The crypto market is having a bloody week.
Bitcoin, the largest cryptocurrency by market value, fell by 24.5% this week, as Elon Musk and proposals and regulatory issues in China contributed to panic selling, contributing to the market crash.
Bitcoin is trading at $ 36,641 at the time of writing this article.
According to a recent report, bitcoin exchange-traded funds (ETFs) in Canada are on high alert.
Some Bitcoin ETFs affected by the Bitcoin Price Fall:
The Financial Times reported today that Bitcoin ETFs have released data on “market turmoil” to warn investors.
The newspaper added that two funds managed by “Horizon” company have told investors that they will not be able to fulfill buy and sell orders if market conditions do not improve.
This is because Horizon ETFs are investing in bitcoin futures contracts on the Chicago Mercantile Exchange, the latter having halted trading due to the selling.
As is well known, a forward contract is an agreement that obliges a trader to buy or sell an asset at a specified time, quantity and price.
If bitcoin futures prices remain at low levels, investors are unlikely to want to bet on and invest in the future in the hope that its price will rise.
With the bitcoin price collapse this week, futures investors have been turning away from it.
The Bitcoin Stock Exchange ETF is a popular investment product that allows people to buy stocks that represent a specific asset, such as gold, or in this case, Bitcoin.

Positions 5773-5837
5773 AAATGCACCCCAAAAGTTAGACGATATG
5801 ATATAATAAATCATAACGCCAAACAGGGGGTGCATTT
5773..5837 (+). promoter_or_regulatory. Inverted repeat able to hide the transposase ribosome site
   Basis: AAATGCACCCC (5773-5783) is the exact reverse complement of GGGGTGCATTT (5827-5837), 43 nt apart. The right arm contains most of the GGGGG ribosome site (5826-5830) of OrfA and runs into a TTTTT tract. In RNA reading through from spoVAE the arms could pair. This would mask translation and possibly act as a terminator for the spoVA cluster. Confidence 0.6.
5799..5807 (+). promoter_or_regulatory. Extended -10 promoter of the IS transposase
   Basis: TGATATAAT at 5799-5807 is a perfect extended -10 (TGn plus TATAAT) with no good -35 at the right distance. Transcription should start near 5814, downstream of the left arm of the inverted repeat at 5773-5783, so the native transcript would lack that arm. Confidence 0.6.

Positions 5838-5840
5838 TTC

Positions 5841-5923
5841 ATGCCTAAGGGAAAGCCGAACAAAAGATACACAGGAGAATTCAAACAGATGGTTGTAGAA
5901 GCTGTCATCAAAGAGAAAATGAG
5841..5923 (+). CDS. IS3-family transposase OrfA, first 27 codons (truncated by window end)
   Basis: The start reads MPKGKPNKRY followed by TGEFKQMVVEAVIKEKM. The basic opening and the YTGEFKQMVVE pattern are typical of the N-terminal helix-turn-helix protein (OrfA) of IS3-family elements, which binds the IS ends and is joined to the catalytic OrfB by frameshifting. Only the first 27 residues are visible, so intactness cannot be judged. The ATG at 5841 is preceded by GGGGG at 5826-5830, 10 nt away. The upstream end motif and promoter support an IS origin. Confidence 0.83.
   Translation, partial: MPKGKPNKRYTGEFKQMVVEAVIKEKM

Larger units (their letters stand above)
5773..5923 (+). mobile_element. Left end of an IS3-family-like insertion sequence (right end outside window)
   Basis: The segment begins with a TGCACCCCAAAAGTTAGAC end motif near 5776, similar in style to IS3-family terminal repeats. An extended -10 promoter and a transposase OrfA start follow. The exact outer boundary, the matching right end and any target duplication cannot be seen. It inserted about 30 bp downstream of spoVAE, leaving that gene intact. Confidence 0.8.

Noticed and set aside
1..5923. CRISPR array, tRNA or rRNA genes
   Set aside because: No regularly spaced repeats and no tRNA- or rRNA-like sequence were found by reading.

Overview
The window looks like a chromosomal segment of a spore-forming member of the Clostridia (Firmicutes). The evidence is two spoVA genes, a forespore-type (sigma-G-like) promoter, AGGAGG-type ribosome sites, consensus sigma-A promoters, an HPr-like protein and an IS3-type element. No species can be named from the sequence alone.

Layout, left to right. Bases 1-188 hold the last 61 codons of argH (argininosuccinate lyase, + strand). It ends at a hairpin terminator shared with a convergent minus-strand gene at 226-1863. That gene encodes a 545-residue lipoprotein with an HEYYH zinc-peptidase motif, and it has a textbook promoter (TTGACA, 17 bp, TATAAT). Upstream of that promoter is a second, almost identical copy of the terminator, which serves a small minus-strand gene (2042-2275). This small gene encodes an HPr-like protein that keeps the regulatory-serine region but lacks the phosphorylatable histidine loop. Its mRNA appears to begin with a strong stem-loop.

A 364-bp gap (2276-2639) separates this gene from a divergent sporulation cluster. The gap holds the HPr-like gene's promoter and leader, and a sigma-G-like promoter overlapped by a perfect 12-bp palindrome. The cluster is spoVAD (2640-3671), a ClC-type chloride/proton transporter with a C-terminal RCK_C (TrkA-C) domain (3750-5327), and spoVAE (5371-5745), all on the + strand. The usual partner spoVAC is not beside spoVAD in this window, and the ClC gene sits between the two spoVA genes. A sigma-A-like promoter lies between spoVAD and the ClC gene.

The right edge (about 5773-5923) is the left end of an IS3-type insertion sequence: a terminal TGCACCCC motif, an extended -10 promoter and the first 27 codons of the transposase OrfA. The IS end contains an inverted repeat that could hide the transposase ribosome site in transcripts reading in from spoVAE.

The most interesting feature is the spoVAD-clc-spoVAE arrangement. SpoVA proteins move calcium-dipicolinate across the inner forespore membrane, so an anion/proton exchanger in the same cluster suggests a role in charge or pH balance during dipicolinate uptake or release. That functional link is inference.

Cryptocurrency ETFs are very popular because they have given those who know little (and perhaps don’t want to know) about how Bitcoin works an opportunity to invest without having to hold the digital currency themselves.
However, there are no such products available yet to US investors, given that the SEC has so far rejected every Bitcoin ETF so far.
It is worth noting that although the market turmoil may seem worrisome, Horizon was the only company that reported a problem.
Is the effect general?
Other Canadian ETFs have been doing well so far
CI Galaxy, for example, said in a statement that the Bitcoin ETF has not had any problems because its product does not use derivatives but rather invests directly in the cryptocurrency.
The problems with Horizon ETFs come after Canada’s central bank warned that bitcoin and other high-risk digital assets are in its annual review of vulnerabilities and risks in the financial sector.
The bank may also have a role in Canada, and the crash this week may have alarmed traditional investors who believed they were entering a gold rush (although Bitcoin is still more than 280% higher than last year).
The Financial Times quoted Horizon CEO Steve Hawkins as saying that he hopes to open the eyes of the retail investor community to understand the volatility of this asset class.
Although not every ETF market is pessimistic, 3iQ’s CEO Fred Bay commented in a note to investors that over a 3-year period we have seen meaningful correction periods and that pullback from recent highs is perfectly normal and fairly healthy.